Many exploration and production companies are continuing to develop natural gas properties in order to hold onto leases that are coming up for expiration. This may be aggravating the weak fundamental outlook for the commodity, as activity should be dropping to balance the market.

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Supply and Demand
The way a normal cyclical industry works is that when there is oversupply and weak pricing of a product or commodity, the industry cuts back on production, which eventually leads to a balanced market and firmer pricing.

There are frequently forces that interfere with that normal corrective mechanism, and this can be seen in an examination of the practices of the exploration and production industry. Despite a shift in capital from developing natural gas properties to oil and liquids development, the industry continues to drill too many wells in natural gas basins in the U.S., possibly worsening a precarious fundamental situation in that sector.

Many exploration and production companies are drilling because they need to convert leases from term to held by production. When a company leases mineral rights from an owner, that lease will typically have a term of three to five years. The operator must start developing that lease within a certain time or the rights will revert back to the owner. An exploration and production can drill a single well and hold a larger section or unit and then come back later and do infill drilling.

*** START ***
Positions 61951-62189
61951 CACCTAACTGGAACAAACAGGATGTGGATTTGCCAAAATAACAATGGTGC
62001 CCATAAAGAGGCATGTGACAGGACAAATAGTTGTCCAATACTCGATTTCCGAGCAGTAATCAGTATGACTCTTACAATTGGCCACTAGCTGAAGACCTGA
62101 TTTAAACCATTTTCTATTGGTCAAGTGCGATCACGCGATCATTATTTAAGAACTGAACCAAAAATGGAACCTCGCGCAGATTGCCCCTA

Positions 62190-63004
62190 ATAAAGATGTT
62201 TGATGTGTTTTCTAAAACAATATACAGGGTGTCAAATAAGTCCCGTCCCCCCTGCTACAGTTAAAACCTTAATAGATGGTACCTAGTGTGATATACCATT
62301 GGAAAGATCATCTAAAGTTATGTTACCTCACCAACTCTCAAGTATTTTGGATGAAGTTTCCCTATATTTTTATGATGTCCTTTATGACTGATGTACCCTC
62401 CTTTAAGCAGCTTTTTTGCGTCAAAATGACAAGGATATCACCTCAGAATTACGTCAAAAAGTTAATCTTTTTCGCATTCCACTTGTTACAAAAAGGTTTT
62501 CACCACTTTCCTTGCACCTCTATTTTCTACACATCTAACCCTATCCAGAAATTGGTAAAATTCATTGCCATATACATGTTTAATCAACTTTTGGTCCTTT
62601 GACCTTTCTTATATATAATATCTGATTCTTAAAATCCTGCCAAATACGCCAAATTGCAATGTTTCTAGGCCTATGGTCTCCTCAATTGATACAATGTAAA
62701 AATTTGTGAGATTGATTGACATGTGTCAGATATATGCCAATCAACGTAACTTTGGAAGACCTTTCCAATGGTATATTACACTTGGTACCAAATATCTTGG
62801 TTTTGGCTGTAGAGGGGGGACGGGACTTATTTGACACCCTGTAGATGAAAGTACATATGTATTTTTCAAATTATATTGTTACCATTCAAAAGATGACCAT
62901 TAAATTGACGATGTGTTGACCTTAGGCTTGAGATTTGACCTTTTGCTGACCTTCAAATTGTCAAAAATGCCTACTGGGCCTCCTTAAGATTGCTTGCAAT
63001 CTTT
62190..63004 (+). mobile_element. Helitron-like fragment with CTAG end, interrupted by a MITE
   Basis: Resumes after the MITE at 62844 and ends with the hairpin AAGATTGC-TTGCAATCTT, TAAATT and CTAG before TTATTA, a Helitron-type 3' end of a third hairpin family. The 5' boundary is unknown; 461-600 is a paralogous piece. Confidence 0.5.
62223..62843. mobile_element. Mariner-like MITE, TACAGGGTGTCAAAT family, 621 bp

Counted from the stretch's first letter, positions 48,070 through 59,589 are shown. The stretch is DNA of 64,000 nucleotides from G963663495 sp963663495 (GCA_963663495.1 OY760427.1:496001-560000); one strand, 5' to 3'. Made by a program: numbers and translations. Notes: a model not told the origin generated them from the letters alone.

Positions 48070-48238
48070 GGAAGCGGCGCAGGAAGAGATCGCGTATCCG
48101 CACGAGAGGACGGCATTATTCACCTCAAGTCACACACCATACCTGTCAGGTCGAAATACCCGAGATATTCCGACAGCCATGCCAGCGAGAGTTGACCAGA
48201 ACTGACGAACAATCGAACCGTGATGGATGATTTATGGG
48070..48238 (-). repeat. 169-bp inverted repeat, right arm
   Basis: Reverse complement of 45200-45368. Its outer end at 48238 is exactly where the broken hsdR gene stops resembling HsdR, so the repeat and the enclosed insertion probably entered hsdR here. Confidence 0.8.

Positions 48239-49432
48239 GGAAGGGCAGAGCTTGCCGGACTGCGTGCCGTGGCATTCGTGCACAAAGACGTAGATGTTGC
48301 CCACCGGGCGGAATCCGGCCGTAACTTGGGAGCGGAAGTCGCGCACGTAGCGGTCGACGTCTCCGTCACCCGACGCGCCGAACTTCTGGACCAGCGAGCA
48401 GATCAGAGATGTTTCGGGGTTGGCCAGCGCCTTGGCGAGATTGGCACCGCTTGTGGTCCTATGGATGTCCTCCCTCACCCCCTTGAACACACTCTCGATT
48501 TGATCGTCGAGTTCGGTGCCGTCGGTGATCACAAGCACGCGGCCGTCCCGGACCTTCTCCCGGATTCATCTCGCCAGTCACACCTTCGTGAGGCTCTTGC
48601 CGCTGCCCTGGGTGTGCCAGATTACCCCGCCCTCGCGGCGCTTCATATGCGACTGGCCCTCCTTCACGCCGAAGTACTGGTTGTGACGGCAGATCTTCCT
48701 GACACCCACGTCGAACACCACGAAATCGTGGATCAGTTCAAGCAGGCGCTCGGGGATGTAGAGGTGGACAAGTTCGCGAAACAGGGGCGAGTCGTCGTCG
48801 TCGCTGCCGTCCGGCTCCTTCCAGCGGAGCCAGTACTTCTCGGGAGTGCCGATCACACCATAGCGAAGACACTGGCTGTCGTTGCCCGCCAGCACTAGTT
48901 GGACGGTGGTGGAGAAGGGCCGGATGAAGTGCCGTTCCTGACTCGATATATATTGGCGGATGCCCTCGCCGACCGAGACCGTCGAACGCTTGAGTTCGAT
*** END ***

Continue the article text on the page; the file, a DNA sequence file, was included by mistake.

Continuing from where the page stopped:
Companies Holding By Production
Talisman Energy (NYSE:TLM) just initiated a position in the Eagle Ford Shale, and said during the quarterly call that it would spend from $30-50 million per year to hold the acreage by production. Although this acreage is in the liquids portion of the play, wells here will still produce some natural gas and add to the oversupply situation.

Forest Oil (NYSE:FST) has 28,000 net acres under lease that is prospective for the Haynesville and Bossier Shale, and is drilling in the play only to hold leases. John Ridens, the COO of Forest Oil said, "The majority of our drilling this year is to hold leases, and we will have almost all of our land held in this play by the end of 2010."

Cimarex Energy (NYSE:XEC) has 100,000 acres in the Cana Woodford Shale, and said during a recent conference call that it has a "lease expiration issue we're having to manage." The company said that about 50% of its core acreage is held by production, and that it is drilling "preferentially to hold acreage" in 2010.

Devon Energy (NYSE:DVN) also said during its quarterly conference call that its acreage in San Augustine County that is prospective for the Haynesville Shale is term acreage, and is drilling to "really get a good handle on what the potential is of our term acreage."

The Bottom Line
Drilling to hold leased acreage may be the best thing for an individual company as it seeks to protect what may be a considerable investment in time and money in a coveted basin. The collective effects of such a strategy, however, may prevent market forces from correcting a cycle. (Learn about factors that affect oil prices in our article, What Determines Oil Prices?)

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